Author Archive: norton

Taking epubcheck (epub validtation tool) forward.

The epubcheck is a validation tool for ePub documents. It should determine whether the ePub under inspection conforms to the rules laid out in the IDPF specifications. In many circumstances it does just that, but it’s not always clear what’s happening, and sometimes the tool out and out fails. Of course the community is working to bring the tool forward and make it better.

Here I will give an outline of current and ongoing changes that I’m planning to make. Of course I would also like to put out a call for additional contribution/involvement in the process. There’s plenty of room for more people to contribute, whether it be in the form of development, testing, review, or documentation. Anyone looking to get involved should head on over to the discussion group.

So here’s the current changes I’ve added, and things I’ll be working on:

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The Mars Project “PDFXML Inspector” works great as an ePub editing tool.

If you’ve just created an ePub and now you want to make a small change, the normal approach is to rename the file with a “zip” extension, extract the contents, make the change, and then repackage the contents.

Fortunately, there’s a better way, but I’m not sure if it’s been mentioned.
It’s from the Mars Project over on Adobe Labs, and it’s called the “PDFXML Inspector”.

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Export ePub from InDesign CS4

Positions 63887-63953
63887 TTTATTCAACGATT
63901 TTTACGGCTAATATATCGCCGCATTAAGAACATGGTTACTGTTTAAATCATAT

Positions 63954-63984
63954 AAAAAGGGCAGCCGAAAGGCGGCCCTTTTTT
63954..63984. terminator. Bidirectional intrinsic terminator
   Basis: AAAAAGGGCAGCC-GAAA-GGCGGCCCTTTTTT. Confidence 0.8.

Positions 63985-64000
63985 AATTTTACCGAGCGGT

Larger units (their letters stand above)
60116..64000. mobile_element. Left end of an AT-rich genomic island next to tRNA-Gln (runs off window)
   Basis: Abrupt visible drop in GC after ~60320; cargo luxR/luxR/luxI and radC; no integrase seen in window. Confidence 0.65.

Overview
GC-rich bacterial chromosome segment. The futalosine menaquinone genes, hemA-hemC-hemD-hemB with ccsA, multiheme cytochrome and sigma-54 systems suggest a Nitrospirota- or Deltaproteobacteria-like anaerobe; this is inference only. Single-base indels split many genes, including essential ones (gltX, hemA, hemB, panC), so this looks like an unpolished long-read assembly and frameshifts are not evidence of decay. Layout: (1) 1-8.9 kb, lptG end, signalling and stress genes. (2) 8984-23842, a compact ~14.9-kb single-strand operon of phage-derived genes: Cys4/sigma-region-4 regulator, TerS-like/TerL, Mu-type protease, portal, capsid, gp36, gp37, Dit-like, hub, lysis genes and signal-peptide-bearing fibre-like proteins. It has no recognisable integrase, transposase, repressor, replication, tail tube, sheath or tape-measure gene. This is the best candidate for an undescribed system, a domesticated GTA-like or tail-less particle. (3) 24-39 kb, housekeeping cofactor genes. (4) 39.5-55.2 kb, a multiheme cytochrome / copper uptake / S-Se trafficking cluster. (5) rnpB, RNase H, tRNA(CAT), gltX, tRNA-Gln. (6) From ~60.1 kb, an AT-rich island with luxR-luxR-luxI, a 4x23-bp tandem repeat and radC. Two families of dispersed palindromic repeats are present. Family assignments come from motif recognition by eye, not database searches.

With the release of Adobe InDesign CS4 you’ll find that there’s a couple of interesting new features in the Export for Digital Editions plug-in. The most noticeable are the addition of DTBook support and support for “Local Formatting”. There’s also some subtler changes, like floating anchored images and additional semantic information in the XHTML files.

So we’ll go through the major new features and what each one does:

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DocBook XSL – ePub target is ready for wider testing

If you’re using the DocBook XSL distribution you’ve probably already seen that DocBook XSL 1.74.0 has been released with ePub support. Note that the 1.74.0 release is an experimental release, and is made available for testing and evaluation. See the release notes for a note about DocBook dot-0 releases.

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File size limits in Digital Editions

While the Best Practices document (over in the Adobe Developer Connection) had the recommendation that books be broken up into chapters, it wasn’t clear when you needed to break a document up further, or when a book was small enough so that one XHTML file was sufficient.

With the recent update to the document (version 1.0.2) we’ve given you information on how big the chapters can be.

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EPUB Best Practices

We’ve created a Developer Center area for Digital Publishing. What does this mean? Well, it’s a lot of technical information around EPUB, Adobe Digital Editions, and ADEPT. Of particular interest today is also the “Best Practices” Guide. Those best practices will help publishers create EPUBs that work great across a whole spectrum of devices.

Anyway, the Best Practices, and lots of other useful information can be found over at the Developer Center:
Digital Publishing

InDesign EPUB Export and SWF behavior

By default, when you export a document or book from InDesign, each of the SWFs in the document will play as soon as the page is shown. While this might be nice for some documents you may actually want to change the default so that the files won’t play until they’re clicked.

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DocBook XSL: Development